Now that you’ve created a namespace and given limited access to it, let’s see how to manage HTTP traffic going into the environment. The HAProxy Kubernetes Ingress Controller brings the power of HAProxy to Kubernetes, allowing you to leverage its high performance, reliability, and security. Be sure to switch back to the normal admin context before going further. Without any special configuration, the HAProxy Kubernetes Ingress Controller will watch over all namespaces. When a pod is added or removed anywhere within the cluster, the controller is notified, which means that any of your teams can use it for ingress traffic routing. That’s great news if you want to set up routing quickly for all of your teams (i.e. tenants). However, there are a few reasons why you may decide to deploy multiple ingress controllers. For one thing, by creating multiple ingress controllers, you can apply a walled garden approach for each tenant. By creating a distinct ingress controller for each one, you can:
- collect distinct HAProxy metrics per tenant, such as request rates and error rates.
- set rate limits per tenant to prevent « noisy neighbors » syndrome.
- define custom timeouts per tenant to accommodate varying SLAs.
- reuse the same URL paths to keep your applications consistent between tenants.
When you deploy an HAProxy Kubernetes Ingress Controller using Helm, add
--namespace-whitelist to the controller.extraArgs field to set the namespace to watch, as shown:
You can specify more than one namespace to watch:
This Ingress object is created within the dev namespace and, therefore, is picked up automatically by an ingress controller that has its whitelist set to dev:
You could create an identical Ingress object in your qa namespace, but it won’t route through this particular ingress controller because its namespace is different. Each ingress controller can be exposed on a unique IP address so that tenants can be given their own subdomain. It won’t be possible for one tenant’s traffic to mix with that of another. Note that you can use Network Policy objects to restrict access between services inside the cluster.
An Ingress Controller that You Target
Another way to manage ingress routing is to use ingress classes. Whereas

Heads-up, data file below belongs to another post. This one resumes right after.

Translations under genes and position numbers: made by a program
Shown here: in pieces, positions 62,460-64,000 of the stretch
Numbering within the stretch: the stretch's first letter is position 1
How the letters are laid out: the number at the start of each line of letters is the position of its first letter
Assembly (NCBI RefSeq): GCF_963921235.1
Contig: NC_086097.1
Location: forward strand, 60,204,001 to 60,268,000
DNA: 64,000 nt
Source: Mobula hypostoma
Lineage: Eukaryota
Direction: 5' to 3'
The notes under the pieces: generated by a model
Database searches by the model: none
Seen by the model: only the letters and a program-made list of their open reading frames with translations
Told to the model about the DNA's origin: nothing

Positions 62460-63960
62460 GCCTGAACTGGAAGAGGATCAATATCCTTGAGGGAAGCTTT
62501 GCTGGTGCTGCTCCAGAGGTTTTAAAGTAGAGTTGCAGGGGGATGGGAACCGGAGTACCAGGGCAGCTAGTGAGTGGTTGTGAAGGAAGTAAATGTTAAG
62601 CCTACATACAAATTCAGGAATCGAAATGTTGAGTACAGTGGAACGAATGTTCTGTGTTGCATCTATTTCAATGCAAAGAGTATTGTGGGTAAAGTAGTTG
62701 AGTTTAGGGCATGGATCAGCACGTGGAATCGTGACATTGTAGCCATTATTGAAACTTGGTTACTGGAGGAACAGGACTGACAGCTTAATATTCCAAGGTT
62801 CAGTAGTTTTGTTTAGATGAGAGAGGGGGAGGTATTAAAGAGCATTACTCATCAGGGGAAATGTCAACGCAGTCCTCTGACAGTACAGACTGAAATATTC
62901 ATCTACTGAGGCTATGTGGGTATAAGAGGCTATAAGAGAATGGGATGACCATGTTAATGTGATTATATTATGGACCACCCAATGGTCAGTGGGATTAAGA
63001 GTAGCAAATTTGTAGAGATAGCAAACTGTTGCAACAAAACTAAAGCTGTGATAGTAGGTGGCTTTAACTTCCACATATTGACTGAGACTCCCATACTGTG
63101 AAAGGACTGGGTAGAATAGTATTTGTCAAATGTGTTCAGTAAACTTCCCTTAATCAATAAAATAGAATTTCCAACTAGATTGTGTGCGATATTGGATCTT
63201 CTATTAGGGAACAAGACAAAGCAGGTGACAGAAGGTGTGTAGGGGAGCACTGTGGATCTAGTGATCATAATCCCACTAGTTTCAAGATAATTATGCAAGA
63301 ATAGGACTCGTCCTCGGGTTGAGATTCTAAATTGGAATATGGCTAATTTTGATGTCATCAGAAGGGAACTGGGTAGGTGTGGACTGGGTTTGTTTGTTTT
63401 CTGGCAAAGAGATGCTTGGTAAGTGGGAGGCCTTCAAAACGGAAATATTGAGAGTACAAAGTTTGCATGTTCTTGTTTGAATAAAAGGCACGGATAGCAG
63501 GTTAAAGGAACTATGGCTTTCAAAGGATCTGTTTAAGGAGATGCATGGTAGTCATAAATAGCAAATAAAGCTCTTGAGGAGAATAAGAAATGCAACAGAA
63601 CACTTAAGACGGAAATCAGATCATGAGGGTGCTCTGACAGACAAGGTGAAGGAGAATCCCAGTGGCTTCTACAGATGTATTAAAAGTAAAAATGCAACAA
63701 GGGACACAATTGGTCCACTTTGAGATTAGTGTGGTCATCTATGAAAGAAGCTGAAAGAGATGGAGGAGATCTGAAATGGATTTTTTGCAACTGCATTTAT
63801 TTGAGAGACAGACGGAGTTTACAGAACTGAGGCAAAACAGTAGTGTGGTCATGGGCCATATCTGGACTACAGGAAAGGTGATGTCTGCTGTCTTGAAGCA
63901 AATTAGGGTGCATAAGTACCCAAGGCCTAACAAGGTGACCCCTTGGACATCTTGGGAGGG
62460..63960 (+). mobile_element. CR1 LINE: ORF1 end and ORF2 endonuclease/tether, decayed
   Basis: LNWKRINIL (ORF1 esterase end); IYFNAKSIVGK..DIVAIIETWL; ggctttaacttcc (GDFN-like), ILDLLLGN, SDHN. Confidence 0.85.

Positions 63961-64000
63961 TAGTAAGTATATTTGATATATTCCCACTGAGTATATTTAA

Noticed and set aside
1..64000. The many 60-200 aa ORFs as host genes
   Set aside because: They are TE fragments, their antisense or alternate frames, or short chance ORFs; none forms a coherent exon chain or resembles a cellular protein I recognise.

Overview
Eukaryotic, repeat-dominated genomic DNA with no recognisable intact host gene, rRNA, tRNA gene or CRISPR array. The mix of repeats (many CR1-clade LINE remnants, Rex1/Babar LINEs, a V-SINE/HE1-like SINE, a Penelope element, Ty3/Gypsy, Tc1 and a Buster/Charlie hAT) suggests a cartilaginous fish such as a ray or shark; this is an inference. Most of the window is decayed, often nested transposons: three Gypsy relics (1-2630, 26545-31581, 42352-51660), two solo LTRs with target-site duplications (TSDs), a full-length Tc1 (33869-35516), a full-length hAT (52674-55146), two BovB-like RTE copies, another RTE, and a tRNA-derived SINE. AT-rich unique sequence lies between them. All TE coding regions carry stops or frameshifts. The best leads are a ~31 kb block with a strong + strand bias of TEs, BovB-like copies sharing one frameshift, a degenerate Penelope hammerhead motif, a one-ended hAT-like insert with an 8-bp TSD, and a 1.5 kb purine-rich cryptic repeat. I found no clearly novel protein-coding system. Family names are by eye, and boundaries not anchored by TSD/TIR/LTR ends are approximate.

--namespace-whitelist tells the ingress controller to watch a specific namespace for changes, an ingress class flips that responsibility around, giving an Ingress object a chance to target the controller it wants by name. To set this up, add class to the list of arguments when defining your ingress controller. Here, the
--ingress.class argument is set to intranet:
Maybe this ingress controller exposes services only to the company’s intranet. You may have another ingress controller that has a class of public, exposing services to external customers, for example. An Ingress object targets its desired controller by setting its haproxy.org/ingress.class annotation, as shown:
This puts the control into the hands of your service developers. They can choose which ingress controller to use and it gives them a greater degree of autonomy. You can even use this with multiple tenants, if you don’t mind giving them a common IP address for accessing their services.
As a final tip, each namespace can be assigned its own allotment of resources. For example, QA might be allocated more or less CPU and memory than Dev. This lets you prioritize which tenants receive the resources, or lets you simply keep things equal for everybody. If you don’t do this, then you risk one tenant utilizing more than their fair share and leaving other tenants squabbling over the scraps.
It is essential then that every pod defines how much CPU and memory it needs so that Kubernetes knows when a tenant is about to exceed its resource limits. We won’t go into detail about this, but this is accomplished by setting requests and limits on a pod, which you can learn more about on the Managing Compute Resources page. You can also create defaults for a namespace, in case a pod doesn’t set its own limits, by creating a LimitRange object.
Let’s cover how to set the resource quota for a namespace, which determines the cap on resources. If a tenant requests more resources than what you’ve allowed here, their objects won’t be created. Resource quotas let you restrict:
- the total CPU that can be used
- the total memory that can be used
- the amount of harddrive storage that can be used
- the number of objects that can be created
The following ResourceQuota object sets limits for CPU and memory in the dev namespace:
kubectl to apply the quota:
Then, you can view how much has been used so far:
Quotas will help keep tenants from overusing resources and allows you to see how much a particular tenant has used so far, which is great when planning whether you need to expand the cluster. It’s a vital step when planning for multiple tenants.
In this blog post, you learned some tips for managing multiple tenants that share resources within a Kubernetes cluster. The HAProxy Kubernetes Ingress Controllers lets you whitelist certain namespaces to watch so that each namespace can be routed through a specific controller. You can also target specific ingress controllers by using ingress classes.
When setting up multiple tenants, it pays to configure RBAC and to give teams access to only their respective namespaces, which you can accomplish by using client certificates. You should also consider setting resource quotas to prevent a tenant from using more than their fair share of CPU and memory.